If you can’t deduct your contribution, consider putting the money in Roth IRAs if you can. Roths don’t allow upfront deductions — but the money is tax free when withdrawn in retirement. You and your wife could contribute $6,500 each to a Roth if your MAGI is under $181,000.

Even military careerists need a Plan B

Dear Liz: I’m about to marry an active-duty military man. We’re in the process of marrying our finances, and I have several questions.

First, what is a good emergency fund for us? We run our household on his salary because I’m recently unemployed. I’ve always had a six-month emergency fund for myself, but because he’ll theoretically always be employed, should we have less savings in emergency funds and more in retirement and investments?

Second, along with my unemployment, I’m bringing about $15,000 in savings and $9,000 in student loan debt (at 4.5%). He has about $5,000 in savings and no debt at all. Neither of us has a retirement account or any other investments. I’m leaning toward paying off my debt so that we start on even ground, but I have a feeling that you’re going to tell me not to do that. What should I be considering at this time?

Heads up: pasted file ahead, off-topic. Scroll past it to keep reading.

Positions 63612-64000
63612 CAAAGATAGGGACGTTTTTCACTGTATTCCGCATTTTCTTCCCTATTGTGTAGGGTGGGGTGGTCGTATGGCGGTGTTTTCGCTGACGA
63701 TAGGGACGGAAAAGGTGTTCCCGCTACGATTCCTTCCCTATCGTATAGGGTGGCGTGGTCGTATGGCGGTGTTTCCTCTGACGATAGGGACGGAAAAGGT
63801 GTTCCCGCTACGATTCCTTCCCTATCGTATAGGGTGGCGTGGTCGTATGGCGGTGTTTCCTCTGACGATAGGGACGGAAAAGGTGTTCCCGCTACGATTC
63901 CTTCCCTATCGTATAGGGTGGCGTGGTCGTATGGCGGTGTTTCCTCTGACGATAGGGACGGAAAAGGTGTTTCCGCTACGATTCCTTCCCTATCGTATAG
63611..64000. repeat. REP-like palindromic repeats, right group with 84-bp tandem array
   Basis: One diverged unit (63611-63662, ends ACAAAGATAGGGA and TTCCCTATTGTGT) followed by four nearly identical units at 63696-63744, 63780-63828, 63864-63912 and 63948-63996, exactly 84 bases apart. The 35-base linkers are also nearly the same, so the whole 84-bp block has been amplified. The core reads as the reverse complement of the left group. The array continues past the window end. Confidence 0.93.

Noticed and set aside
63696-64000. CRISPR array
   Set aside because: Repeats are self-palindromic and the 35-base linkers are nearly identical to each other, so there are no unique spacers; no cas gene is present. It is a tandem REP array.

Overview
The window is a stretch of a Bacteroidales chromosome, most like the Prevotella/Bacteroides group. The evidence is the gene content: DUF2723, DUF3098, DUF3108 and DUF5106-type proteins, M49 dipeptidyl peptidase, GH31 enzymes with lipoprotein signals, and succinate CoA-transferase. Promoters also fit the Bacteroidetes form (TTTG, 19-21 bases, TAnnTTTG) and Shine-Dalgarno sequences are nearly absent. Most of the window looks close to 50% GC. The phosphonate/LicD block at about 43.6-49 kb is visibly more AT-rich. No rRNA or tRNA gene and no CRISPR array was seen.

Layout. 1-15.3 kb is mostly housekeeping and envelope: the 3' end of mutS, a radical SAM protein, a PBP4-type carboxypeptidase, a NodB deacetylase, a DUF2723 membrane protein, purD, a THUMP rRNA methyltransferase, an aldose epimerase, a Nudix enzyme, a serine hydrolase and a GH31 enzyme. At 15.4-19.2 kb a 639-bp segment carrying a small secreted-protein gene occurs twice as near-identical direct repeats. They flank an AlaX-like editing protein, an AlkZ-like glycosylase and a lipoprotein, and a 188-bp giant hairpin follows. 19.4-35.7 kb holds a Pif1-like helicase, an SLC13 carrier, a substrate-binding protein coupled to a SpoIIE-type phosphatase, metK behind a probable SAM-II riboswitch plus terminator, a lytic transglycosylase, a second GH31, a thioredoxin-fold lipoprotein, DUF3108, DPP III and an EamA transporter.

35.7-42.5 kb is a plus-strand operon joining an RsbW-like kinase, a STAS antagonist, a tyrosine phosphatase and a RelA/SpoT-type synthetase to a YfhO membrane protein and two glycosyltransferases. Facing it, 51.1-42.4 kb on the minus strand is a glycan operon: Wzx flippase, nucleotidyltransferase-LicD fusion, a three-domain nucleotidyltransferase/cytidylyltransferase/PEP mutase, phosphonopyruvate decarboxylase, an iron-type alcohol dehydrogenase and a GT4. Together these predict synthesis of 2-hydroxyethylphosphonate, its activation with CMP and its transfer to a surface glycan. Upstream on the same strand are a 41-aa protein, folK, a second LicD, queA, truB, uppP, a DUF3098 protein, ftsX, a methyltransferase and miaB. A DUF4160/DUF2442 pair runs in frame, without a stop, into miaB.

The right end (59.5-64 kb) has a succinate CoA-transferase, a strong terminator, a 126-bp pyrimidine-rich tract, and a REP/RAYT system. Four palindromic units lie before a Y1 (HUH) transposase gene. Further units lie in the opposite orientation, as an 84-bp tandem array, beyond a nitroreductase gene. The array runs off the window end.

Answer: The military offers good benefits and generous pensions to people who make the armed services their career. But the pension probably won’t cover all your expenses in retirement. (Remember, if he retires after 20 years of service, he’ll get only 50% of his base pay.) Besides, there’s really no such thing as “guaranteed” employment, even in the armed services, so it’s smart to have a Plan B.